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Improving Knowledge about Hypoglycemia and Glucagon among School Personnel in Rural Southeastern Ohio

Category: 2020
Author: Elizabeth Beverly
Institution Affiliation: Ohio University Heritage College of Osteopathic Medicine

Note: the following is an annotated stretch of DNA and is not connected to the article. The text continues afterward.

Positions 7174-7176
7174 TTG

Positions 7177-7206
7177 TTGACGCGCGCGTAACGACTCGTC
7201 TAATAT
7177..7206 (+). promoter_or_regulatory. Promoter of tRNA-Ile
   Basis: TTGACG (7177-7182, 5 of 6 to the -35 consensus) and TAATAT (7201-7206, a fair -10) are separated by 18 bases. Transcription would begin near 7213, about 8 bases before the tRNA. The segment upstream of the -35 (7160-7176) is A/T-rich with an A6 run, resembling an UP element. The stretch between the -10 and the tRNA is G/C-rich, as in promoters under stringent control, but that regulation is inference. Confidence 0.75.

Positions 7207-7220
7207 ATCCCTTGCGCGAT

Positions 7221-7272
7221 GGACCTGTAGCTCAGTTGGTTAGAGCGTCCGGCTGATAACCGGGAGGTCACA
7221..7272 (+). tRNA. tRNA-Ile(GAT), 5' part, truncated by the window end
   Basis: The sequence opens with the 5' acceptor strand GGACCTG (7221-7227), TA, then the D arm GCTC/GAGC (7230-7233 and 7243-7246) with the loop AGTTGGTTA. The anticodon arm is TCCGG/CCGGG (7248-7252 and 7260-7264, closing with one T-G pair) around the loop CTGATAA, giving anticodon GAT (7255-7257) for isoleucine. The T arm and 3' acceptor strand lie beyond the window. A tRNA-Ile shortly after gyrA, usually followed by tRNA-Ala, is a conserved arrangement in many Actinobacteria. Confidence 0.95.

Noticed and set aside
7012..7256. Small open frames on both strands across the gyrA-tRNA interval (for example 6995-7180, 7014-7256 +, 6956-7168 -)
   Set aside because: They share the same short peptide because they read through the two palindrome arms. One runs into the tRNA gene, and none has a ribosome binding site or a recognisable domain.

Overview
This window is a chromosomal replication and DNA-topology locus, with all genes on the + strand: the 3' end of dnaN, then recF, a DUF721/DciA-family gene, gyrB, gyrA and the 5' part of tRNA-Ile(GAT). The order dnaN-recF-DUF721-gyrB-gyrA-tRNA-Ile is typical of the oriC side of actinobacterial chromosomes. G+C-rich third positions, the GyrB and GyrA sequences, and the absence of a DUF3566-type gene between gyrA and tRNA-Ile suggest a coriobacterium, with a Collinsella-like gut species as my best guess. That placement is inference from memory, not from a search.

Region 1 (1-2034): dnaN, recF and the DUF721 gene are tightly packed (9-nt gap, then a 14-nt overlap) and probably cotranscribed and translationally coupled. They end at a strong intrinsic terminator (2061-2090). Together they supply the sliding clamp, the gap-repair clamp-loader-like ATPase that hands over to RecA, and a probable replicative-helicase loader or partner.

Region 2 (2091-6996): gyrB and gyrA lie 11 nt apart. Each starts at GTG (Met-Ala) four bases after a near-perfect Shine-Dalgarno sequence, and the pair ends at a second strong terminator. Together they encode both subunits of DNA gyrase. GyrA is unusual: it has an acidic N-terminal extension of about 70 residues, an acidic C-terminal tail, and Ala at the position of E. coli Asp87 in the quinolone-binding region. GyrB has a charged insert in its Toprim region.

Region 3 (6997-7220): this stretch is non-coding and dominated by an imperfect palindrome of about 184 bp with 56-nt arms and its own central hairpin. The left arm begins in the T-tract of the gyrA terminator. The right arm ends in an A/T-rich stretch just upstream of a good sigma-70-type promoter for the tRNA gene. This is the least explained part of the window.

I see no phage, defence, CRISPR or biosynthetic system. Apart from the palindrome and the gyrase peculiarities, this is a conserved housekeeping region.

Introduction: In rural southeastern Ohio, full-time school nurses are in short supply. Most school districts share one full-time nurse for students in kindergarten through 12th grade, with nurses traveling between schools during the week. In response to the shortage of school nurses, school teachers and administrators have been asked to step in and provide some level of medical care. For children with diabetes, this may include insulin injections, blood glucose monitoring, hypoglycemia treatment, and glucagon administration. Thus, brief training programs for school personnel on diabetes, hypoglycemia, and glucagon administration are necessary. The purpose of this study was twofold: 1) to assess diabetes, hypoglycemia, and glucagon knowledge among teachers and staff at a local high school, and 2) assess the effectiveness of an interactive training program designed to increase knowledge about diabetes and glucagon administration. Methods: A diabetes and glucagon administration training program was delivered to teachers and staff of a local school in southeastern Ohio. School personnel completed pre- and post-surveys to measure prior experience with diabetes and diabetes-related knowledge. Fisher’s exact tests were performed for each knowledge question to compare the distribution of correct and incorrect answers. Results: A total of 48 individuals participated in the study (age=44.2±12.0 years, 54.2% female, 93.8% white, 70.2% teachers, years experience=12.7±8.9). Three-quarters (77.1%; n=37) of participants reported having taught or worked with students who have diabetes, yet 56.8% (n=25) felt that the school was capable of managing diabetes-related emergencies. The majority of school personnel (65.2%; n=30) were willing to administer glucagon if needed; however, only 18.8% (n=9) had received training in diabetes emergency care. Following the training, participants scored significantly higher on diabetes knowledge questions about hypoglycemia (p=0.024), causes of hypoglycemia (p<0.001), and glucagon (p=0.003). Conclusion: These findings suggest that this brief training program on diabetes, and glucagon administration improves diabetes, hypoglycemia, and glucagon knowledge of teachers and staff who work with children with diabetes. This work is ongoing and future plans include providing virtual training to school personnel in rural Ohio.

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